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While Madden and NBA 2K have both taken the single-player experience and turned them into compelling story modes, NHL 18 makes no such effort. You set up your player, play in the junior leagues, and move up from there. It's generic. Building on the MyCareer mode would have made a great addition for returning players, but instead it's just more of the same we've seen in every previous sports game for years.

But NHL 18 is welcoming in every possible way to new users. One of the most difficult things about sports games is learning the vocabulary of each title. In the past, jumping back into a series, or starting for the first time, seemed overwhelming. The NHL Training Camp is great for returning users to learn some of the new moves, and invaluable for helping rookies get a feel for the game.

Visually, NHL 18 doesn't reach the same heights as other sports sims on the market right now. The crowds especially fare poorly, looking more like Sims characters than actual humans. When the camera pans the crowd, the animation looks canned and often suffers from framerate stutters. Actual gameplay is fluid, but transitional animations are non-existent. It doesn't look natural in up-close replays when a character goes from skating, to scoring, to celebrating.

New players won't feel lost, as NHL goes out of its way to make sure you get up to speed with training, tutorials, and on-screen hints.

There's still a lot to love about NHL 18, even if the core on-ice experience has only seen minor tweaks. The new modes bring variety to the gameplay, with NHL Threes standing out as a fast-paced, fun way to play hockey. No matter what the mode, gameplay is fast, responsive, and rewarding. And those fresh to the franchise won't feel lost, as NHL goes out of its way to make sure you get up to speed with training, tutorials, and on-screen hints. New players are sure to feel welcome, but for any series veterans, NHL 18 still has some room to improve.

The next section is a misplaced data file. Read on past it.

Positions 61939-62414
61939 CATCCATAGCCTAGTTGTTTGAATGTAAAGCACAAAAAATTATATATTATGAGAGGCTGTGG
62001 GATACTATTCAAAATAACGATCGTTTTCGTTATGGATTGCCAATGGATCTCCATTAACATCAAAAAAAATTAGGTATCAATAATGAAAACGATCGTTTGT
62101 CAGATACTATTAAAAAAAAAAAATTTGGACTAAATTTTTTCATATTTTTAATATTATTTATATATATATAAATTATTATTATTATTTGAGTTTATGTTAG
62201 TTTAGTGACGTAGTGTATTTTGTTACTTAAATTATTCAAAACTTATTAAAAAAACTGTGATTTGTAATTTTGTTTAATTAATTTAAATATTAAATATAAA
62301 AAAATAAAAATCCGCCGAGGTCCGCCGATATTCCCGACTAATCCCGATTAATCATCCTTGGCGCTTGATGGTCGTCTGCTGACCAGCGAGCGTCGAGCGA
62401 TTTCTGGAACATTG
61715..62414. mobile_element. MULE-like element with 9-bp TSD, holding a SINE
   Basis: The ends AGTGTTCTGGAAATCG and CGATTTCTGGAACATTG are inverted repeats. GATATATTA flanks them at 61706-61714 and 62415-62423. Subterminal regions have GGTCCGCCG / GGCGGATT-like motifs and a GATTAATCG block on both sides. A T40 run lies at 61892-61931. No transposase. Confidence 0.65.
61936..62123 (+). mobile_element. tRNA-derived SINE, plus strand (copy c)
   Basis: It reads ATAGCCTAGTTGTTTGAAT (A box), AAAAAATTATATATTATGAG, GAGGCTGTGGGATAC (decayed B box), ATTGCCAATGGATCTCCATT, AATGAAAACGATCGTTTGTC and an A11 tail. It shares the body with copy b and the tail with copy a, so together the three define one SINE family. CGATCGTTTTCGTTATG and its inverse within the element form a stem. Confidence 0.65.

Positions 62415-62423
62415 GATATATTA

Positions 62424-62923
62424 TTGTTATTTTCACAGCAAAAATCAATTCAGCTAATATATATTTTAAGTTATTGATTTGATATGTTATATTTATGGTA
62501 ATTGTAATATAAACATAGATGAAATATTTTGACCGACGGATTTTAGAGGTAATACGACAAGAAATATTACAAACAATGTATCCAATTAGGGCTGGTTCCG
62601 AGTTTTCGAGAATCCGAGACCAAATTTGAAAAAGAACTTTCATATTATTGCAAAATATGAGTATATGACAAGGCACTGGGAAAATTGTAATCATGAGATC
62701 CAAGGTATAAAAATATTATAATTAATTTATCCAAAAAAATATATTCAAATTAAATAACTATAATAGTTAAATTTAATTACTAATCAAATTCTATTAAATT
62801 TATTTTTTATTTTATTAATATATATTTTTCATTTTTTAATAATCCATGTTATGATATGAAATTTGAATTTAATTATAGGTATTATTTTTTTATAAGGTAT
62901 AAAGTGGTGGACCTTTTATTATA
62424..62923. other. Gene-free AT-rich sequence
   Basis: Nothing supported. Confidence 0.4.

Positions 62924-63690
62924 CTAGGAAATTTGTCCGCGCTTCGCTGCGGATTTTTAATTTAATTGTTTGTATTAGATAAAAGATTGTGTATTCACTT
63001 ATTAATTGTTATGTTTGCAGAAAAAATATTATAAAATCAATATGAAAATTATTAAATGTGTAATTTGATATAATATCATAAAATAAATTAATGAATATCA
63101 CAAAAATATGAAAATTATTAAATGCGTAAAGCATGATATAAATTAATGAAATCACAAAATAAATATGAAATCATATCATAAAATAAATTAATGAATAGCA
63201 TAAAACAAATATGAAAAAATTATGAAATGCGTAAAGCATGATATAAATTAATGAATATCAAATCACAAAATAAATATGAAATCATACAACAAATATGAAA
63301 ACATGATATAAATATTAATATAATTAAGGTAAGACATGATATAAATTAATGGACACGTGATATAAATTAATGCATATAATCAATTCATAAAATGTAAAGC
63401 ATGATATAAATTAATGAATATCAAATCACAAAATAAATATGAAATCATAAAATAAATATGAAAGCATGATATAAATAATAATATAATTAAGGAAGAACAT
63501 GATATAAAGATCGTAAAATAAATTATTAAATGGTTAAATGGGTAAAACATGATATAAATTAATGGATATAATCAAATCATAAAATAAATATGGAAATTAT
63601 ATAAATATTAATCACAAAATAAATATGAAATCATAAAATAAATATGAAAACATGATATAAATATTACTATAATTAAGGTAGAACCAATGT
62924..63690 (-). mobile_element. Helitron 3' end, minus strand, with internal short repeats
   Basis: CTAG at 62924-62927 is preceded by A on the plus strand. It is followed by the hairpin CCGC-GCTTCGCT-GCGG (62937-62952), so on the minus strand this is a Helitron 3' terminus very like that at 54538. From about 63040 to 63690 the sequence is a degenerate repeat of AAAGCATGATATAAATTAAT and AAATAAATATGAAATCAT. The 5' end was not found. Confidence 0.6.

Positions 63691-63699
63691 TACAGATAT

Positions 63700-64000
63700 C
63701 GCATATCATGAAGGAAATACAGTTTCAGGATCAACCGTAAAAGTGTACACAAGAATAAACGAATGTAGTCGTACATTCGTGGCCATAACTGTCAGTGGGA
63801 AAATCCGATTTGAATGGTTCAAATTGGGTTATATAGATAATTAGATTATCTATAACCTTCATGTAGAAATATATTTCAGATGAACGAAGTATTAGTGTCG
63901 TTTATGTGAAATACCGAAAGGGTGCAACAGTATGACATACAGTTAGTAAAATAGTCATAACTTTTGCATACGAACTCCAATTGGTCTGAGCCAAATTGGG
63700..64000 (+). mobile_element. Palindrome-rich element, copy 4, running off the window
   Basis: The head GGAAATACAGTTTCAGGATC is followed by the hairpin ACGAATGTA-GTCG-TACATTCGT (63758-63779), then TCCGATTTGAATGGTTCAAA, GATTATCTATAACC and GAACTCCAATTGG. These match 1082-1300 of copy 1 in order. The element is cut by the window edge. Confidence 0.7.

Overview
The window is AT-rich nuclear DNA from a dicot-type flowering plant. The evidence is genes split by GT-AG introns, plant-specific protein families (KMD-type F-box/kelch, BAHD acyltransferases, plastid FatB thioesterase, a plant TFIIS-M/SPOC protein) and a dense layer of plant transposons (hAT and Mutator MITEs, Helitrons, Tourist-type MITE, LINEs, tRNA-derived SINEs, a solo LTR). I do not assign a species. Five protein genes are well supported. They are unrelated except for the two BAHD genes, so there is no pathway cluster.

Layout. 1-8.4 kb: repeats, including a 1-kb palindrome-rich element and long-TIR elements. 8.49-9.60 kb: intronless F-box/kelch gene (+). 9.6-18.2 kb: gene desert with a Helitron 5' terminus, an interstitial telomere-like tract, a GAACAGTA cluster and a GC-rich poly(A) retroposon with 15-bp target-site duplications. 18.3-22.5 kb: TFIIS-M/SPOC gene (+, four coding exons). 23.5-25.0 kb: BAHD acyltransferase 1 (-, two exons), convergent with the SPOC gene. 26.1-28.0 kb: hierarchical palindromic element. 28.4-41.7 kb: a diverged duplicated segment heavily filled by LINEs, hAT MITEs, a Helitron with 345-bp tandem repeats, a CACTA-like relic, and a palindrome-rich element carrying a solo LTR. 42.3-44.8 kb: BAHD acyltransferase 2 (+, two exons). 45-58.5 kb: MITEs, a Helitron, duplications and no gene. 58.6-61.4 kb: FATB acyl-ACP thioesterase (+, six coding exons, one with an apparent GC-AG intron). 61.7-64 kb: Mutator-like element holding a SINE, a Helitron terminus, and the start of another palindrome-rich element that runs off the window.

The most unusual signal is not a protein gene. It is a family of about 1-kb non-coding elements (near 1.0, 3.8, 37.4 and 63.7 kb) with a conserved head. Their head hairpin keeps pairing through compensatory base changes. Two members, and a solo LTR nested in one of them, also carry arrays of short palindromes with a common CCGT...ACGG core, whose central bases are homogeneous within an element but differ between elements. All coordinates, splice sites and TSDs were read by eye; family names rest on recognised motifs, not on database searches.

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Source: GameSpot - Reviews (Wed, 20 Sep 2017 17:06:00 -0700)

In the Age of the Internet, where we demand everything faster and our attention spans shrink to that of a goldfish, it's interesting that both PES and FIFA are slowing down. It's a trend aimed at making soccer games more realistic, but upto and including FIFA 17, it had caused EA's series to suffer, with every title since FIFA 15 feeling less responsive than its predecessor. Finally, with FIFA 18, the franchise has managed to arrest its decline, and while the series' latest entry still feels slow, it at least feels a little more responsive, and less frustrating as a result. Combined with outstanding presentation and more ways to play than ever, FIFA 18's on-pitch improvements represent the beginnings of a recovery for the series.

FIFA 17's problem, I realized after far too many sleepless nights, was that it slowed players' turning speeds to Titanic levels but left much of the rest of the game at a higher velocity. That meant you could sprint pretty quickly, but would take an age to accelerate or change direction. This is still a problem in FIFA 18, where players' continued slow turning circles and lengthy animations can feel like there's a split-second of input lag--but their slower sprinting does mean the game's speed as a whole feels more consistent.